Brett Favre is urging parents not to allow their children to play tackle football until they are 14, he said in a powerful new PSA in partnership with the Concussion Legacy Foundation.
The Hall of Fame quarterback wants parents not to let their kids under 14 play tackle football to reduce the risk of developing chronic traumatic encephalopathy, the progressive and fatal brain disease referred to as CTE.
“Having kids play before high school is just not worth the risk,” the three-time NFL MVP and Super Bowl champion said in a statement. “CTE is a terrible disease, and we need to do everything we can to prevent it for the next generation of football players.”
The former Green Bay Packers great told NBC’s “Today” that he is experiencing memory loss, though he is not sure if he has CTE.
“I don’t know what normal feels like. Do I have CTE? I really don’t know,” Favre said. “Concussions are a very, very serious thing and we’re just scraping the surface of how severe they are.”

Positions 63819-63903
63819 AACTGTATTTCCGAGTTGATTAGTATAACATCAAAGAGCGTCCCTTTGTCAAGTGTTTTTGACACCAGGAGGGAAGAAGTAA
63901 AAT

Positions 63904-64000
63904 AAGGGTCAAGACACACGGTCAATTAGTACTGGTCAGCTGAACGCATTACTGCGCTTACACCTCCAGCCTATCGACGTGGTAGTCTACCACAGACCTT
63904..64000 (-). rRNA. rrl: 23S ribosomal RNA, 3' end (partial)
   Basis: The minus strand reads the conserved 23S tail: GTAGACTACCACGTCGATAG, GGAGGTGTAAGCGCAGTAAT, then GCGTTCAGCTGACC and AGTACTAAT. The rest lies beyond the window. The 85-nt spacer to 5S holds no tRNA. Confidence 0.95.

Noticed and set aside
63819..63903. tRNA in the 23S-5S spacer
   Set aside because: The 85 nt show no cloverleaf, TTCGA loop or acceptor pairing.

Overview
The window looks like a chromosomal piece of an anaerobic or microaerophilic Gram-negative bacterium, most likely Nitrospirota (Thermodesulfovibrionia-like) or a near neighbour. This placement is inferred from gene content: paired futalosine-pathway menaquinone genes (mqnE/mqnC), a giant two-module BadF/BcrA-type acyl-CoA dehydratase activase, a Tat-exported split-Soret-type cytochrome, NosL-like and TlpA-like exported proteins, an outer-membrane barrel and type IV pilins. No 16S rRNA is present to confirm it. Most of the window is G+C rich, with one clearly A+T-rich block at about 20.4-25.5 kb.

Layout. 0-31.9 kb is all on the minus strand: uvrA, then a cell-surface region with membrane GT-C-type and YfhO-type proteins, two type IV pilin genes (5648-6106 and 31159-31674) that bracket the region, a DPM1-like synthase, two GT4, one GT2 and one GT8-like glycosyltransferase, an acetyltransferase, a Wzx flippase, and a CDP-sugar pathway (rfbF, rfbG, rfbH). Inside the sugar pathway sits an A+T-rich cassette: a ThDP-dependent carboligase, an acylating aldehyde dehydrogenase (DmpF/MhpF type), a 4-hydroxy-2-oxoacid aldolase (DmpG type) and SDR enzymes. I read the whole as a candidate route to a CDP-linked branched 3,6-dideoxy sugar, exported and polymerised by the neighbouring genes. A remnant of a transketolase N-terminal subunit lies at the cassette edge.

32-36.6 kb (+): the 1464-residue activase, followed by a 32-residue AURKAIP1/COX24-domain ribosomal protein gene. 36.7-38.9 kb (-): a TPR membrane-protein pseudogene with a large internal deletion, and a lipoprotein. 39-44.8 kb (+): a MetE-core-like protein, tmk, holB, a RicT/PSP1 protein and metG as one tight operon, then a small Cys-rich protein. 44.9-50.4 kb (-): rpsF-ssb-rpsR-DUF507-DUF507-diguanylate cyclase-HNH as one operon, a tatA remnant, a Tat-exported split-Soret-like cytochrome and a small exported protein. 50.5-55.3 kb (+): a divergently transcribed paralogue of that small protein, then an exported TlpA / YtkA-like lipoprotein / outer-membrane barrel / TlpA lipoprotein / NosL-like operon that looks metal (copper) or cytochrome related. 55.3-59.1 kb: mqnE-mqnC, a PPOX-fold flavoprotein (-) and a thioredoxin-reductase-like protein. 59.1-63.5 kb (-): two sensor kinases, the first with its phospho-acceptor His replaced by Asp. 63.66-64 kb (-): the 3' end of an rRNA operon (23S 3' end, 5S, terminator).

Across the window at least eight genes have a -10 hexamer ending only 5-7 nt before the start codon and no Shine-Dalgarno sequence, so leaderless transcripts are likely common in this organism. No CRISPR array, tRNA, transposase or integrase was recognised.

“[There is] no telling how many concussions I’ve had, and what are the repercussions of that, there’s no answer,” Favre told “Today.”
“I wasn’t the best student, but I still can remember certain things that you would go, ‘Why would you even remember that?’” the former New York Jets quarterback asked. “But I can’t remember someone that I played six years with in Green Bay … but the face looks familiar. Those type of issues that make me wonder.”
Favre told “Today” that he hasn’t encouraged his grandsons to play football.
“If they choose to play I will support them, but I ‘m not going to encourage them in any way to play. That surprises a lot of people, but I’m just fearful of what concussions can do,” he said. “And it only takes one. Maybe I have had a thousand … It’s just too risky. I’m not going to encourage them to play until there’s a treatment.”
“The best way to avoid concussions is not to play at all, and of course that’s not going to happen,” he added.
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